Correspondence with the factory concerning the lack of lubrication that had caused this issue and consequential rockers and push rod wear resulted in a combination of new parts and some clever engineering. A design flaw meant oil enjoyed an easier route returning to the tank rather than continuing up to the cylinder head. This is one of many improvements Cliff worked on over the decades with some success, the lack of top end lubrication may also have caused some head scratching at the Motors Works in Birmingham. Whilst apart the twin enjoyed a re-bore, four new push rods, secondary chain, mag service and gearbox shim having covered 7348 miles by December 1961.
I asked Sylvia if being pillion passenger was something she enjoyed? ‘Oh yes, I loved the club runs, I would Sellotape the directions on Cliffs back and read them out to him on route, great times except for the field of stinging nettles’. Cliff confessed ‘yes, overtaking a car, that is overtaking another car is never a good idea. We were fortunate not to end up in the ditch on the wrong side of the road but knee deep in the nettles instead; I got into trouble for that one’. The paper work contained an estimate for repairs in October 1962 at £52 (a healthy sum for the time) which Cliff explained. ‘We were stationary when a car misjudged the corner and just drove into us and after getting up from the grass verge we realised the driver may have enjoyed a beer or two. He even complained that my language was unnecessarily harsh but paid up in full’. 1962 saw Cliff and Sylvia married in New Maldon but with housing more affordable on the coast, a move further South saw Cliff commuting the Norton firstly weekends back to Surrey and then with his new job some 15 miles away.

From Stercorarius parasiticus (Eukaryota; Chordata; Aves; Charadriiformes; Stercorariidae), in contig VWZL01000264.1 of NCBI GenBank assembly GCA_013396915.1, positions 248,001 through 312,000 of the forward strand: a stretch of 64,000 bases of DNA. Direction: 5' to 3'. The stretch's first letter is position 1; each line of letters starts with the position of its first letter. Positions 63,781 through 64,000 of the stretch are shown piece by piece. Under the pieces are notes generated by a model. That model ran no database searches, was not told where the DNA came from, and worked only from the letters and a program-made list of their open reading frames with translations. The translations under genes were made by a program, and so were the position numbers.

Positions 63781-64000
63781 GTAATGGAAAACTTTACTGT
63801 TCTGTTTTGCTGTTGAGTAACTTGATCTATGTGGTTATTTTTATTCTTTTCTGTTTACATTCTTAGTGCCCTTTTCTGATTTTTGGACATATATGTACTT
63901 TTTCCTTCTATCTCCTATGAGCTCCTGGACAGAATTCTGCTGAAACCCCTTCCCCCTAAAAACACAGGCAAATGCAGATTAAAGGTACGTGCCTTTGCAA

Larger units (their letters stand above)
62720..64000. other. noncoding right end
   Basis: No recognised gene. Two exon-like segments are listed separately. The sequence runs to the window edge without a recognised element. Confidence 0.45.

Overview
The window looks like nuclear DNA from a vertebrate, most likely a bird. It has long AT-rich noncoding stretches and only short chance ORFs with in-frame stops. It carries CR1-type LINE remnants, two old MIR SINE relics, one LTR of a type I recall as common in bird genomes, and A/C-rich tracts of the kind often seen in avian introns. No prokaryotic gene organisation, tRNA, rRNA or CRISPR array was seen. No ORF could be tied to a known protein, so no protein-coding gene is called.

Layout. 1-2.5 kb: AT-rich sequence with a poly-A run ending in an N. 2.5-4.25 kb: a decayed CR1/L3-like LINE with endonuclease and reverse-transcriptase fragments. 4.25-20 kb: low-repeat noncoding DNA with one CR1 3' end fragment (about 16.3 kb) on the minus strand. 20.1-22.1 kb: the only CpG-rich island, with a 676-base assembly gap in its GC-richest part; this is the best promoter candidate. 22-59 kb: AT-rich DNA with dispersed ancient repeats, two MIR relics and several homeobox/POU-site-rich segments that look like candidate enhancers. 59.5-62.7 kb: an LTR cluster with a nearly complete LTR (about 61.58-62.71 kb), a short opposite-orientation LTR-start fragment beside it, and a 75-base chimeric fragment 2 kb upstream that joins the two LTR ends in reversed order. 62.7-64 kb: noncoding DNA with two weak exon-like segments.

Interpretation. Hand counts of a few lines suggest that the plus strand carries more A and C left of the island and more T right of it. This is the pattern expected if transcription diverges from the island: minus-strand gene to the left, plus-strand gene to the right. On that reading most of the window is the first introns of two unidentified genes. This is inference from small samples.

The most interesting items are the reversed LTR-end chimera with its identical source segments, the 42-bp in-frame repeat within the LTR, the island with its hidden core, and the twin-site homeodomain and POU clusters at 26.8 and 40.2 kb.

Family arrived in 1967 and the Norton was laid up for a while as a magneto fault proved elusive and its unreliability became difficult, especially in the winter months. Returning to duty in the late seventies, more engine work was required during 1981 when Cliff’s long term concern over lubrication was finally put to bed; his homemade orifice plate installed in line provided enough resistance and motive force to encourage the oil towards the cylinder head. New high compression pistons were fitted along with wider type oil pump crankshaft seal and pressure gauge; his notes revealed 75psi cold and 40psi hot. Cosmetics weren’t ignored at this time with all of the Norton’s chrome receiving a new finish whilst the frame was re-coated in Silver Grey. The final major overhaul was carried out in 2009 and one part that proved troublesome was the fuel tank; after several attempts the finish was successful and still impresses seven years after completion by Altamura of Camberley. Several oil leaks were cured during this rebuild plus an electronic magneto was fitted along with a hand-made heavy duty wiring harness and key operated ignition switch. Cliff’s notes state new rear suspension bushes and a drive chain plus many adjustments and TLC. Two years ago the voltage regulator admitted defeat and a new electronic unit was installed after the original version caused the battery to boil over.
I wondered after all these years if there were any particular repairs or modifications that Cliff had found more satisfying? ‘The Britax headlight high-low beam switch that works via the left hand handlebar grip was a really clever idea, can’t understand why nothing became of that? I fitted a horn button to mine, meaning you don’t need to release your grip on the bars’. He went on ‘and a few years ago I realised my head rotation angles had diminished, especially at 60mph, the answer involved decent mirrors, whilst memory failure meant fitting an indicator panel of tell-tale bulbs attached to the previously mentioned mirrors, for when I leave the turn signal on. Finally, a small clock to remind me when it’s time for a nap’.